The second of May marks the first anniversary of the death of Osama bin Laden. I've been away for five months, writing a book about Roman Britain, and, while the orchestrator of 9/11 hasn't exactly been at the front of my thoughts, he did come to mind because of something that Mary Beard said in a book review in the Sunday Times the other week. The book in question was Sam Moorhouse and David Studdard's excellent The Romans Who Shaped Britain, and Beard's memorable aperçu was: "Britain was Rome's Afghanistan".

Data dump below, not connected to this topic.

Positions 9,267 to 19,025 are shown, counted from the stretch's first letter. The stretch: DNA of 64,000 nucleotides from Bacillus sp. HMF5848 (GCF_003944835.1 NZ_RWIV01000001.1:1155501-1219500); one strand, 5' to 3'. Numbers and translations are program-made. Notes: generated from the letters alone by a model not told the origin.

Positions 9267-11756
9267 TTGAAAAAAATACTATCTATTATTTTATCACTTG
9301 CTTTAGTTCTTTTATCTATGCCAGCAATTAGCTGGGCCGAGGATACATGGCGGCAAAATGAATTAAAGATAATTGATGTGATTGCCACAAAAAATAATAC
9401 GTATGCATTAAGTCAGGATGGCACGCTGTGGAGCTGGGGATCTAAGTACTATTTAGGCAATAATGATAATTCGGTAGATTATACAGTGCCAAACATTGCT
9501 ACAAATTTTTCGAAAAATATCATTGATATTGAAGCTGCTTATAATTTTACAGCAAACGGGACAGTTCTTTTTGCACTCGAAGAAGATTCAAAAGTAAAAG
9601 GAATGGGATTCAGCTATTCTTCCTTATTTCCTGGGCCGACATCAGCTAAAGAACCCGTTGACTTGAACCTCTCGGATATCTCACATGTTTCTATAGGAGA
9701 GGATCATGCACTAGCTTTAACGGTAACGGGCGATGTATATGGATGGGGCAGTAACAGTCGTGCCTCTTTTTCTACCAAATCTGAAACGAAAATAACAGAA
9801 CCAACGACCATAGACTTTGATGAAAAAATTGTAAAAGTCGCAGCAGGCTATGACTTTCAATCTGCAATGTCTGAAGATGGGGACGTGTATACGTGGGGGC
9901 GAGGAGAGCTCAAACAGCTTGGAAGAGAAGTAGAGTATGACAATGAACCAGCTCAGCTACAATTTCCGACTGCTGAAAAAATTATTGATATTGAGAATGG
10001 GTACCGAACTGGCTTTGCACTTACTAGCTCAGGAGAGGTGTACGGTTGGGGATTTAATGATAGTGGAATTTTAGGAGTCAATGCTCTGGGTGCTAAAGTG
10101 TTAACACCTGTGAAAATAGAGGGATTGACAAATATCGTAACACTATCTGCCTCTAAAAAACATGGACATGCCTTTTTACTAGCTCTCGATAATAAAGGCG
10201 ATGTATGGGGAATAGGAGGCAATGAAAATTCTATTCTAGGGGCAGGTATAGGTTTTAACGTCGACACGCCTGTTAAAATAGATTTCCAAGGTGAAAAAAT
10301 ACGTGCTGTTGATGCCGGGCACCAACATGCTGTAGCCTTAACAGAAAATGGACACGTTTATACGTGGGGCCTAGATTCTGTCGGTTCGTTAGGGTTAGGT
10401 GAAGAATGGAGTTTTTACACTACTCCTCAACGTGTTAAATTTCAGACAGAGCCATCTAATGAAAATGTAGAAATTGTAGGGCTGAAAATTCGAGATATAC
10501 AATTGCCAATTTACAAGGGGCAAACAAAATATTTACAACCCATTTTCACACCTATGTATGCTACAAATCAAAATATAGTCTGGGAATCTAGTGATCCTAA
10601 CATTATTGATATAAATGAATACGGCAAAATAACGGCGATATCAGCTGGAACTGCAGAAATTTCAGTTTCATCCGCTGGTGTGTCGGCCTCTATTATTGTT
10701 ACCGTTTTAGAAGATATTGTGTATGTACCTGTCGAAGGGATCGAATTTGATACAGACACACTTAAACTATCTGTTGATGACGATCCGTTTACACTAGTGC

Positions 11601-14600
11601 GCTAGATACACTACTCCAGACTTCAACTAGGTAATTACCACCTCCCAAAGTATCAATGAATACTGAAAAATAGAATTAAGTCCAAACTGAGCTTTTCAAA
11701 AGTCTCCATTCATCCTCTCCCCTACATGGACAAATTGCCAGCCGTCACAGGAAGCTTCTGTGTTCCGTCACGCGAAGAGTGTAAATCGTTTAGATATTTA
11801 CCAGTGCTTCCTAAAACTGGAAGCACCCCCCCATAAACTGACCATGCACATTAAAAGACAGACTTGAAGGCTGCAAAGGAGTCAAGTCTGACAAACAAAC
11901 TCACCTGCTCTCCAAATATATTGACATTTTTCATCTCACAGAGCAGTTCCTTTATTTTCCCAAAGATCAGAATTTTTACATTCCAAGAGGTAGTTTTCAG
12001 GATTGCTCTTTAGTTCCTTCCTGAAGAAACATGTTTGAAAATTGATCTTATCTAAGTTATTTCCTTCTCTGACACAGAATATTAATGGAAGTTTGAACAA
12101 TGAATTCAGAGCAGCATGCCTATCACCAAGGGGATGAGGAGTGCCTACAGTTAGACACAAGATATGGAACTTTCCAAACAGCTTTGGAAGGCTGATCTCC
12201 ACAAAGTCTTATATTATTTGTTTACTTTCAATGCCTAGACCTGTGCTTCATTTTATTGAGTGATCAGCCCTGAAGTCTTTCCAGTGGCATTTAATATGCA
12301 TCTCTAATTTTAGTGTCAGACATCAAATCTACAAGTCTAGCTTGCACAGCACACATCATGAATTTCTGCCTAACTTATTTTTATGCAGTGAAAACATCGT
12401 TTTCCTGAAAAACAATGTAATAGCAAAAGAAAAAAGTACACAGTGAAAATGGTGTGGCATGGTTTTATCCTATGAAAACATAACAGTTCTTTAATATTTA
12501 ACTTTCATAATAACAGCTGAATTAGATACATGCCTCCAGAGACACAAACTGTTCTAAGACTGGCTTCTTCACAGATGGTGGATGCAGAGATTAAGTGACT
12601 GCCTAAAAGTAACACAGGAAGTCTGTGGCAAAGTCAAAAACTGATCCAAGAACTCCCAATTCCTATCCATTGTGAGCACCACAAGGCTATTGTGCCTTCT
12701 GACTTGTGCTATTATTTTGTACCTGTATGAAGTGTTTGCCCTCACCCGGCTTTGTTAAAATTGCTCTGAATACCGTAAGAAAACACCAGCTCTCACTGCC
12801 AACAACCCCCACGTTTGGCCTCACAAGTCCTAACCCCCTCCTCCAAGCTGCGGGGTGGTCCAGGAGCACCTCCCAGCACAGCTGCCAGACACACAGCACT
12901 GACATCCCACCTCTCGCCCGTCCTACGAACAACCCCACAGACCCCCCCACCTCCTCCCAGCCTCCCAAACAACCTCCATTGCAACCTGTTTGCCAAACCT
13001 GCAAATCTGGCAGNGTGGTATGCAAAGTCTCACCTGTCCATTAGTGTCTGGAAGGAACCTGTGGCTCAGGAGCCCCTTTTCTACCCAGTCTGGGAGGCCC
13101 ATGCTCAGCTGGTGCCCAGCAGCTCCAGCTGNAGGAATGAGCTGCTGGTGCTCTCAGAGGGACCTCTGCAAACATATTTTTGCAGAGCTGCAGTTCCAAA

Like any such neat phrase, of course it's too neat. And yet, as soon as I read it, I could see what she meant: Britain was a thorn in the side for Rome, requiring a disproportionate number of troops and proving a huge struggle to properly subdue. It wasn't fully conquered until nearly 40 years after the initial invasion, when Agricola won the Battle of Mons Graupius in northern Scotland; and even then the Highlands were let go almost at once. But I couldn't help too being reminded of Caractacus, the Iron Age British leader who fought against the Romans in AD 43 and, despite being assiduously pursued by the Roman war machine, managed to slip away from their grasp, head west, and hold out for seven years in his lair in the Welsh mountains, orchestrating resistance. When finally the Romans caught up with him – defeating him in battle at a north-Wales hillfort – he managed to slip away again, and sought refuge with the northern English Brigantes tribe. Which was a bad idea: Queen Cartimandua, a Roman ally, handed him over to the Romans.